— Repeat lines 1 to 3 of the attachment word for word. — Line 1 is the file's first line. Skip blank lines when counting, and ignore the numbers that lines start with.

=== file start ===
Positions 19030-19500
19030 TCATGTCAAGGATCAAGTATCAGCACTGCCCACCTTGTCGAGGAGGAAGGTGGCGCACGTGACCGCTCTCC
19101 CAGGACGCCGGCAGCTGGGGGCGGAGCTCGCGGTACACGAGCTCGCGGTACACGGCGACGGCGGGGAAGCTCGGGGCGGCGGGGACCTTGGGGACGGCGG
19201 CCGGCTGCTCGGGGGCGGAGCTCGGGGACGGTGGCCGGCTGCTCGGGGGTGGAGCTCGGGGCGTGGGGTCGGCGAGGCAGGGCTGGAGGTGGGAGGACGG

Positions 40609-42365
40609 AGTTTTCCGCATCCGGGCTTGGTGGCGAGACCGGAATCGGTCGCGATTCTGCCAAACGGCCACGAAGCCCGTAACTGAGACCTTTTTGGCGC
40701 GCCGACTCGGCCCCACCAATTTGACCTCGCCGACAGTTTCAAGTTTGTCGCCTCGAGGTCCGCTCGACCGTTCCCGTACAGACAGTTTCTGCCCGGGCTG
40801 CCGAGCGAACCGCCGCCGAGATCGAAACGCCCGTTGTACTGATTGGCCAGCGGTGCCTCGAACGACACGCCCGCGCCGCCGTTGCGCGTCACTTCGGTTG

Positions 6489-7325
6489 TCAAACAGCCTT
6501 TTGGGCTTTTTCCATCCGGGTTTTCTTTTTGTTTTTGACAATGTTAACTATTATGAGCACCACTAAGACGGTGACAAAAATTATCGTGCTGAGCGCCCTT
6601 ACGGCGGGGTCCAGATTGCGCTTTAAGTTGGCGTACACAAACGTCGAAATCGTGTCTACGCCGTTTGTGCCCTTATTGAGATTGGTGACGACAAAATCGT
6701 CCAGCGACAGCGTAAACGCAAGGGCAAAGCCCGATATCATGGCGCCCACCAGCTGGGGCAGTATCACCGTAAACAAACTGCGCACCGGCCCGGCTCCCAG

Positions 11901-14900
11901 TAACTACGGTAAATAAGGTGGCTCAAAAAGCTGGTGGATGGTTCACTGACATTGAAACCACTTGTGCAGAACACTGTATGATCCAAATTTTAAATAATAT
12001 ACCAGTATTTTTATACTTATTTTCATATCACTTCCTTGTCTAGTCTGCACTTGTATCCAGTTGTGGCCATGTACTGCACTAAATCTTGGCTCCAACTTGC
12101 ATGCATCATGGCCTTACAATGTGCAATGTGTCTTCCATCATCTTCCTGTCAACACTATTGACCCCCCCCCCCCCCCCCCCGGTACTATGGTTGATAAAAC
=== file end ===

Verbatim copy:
Positions 19030-19500
19030 TCATGTCAAGGATCAAGTATCAGCACTGCCCACCTTGTCGAGGAGGAAGGTGGCGCACGTGACCGCTCTCC
19101 CAGGACGCCGGCAGCTGGGGGCGGAGCTCGCGGTACACGAGCTCGCGGTACACGGCGACGGCGGGGAAGCTCGGGGCGGCGGGGACCTTGGGGACGGCGG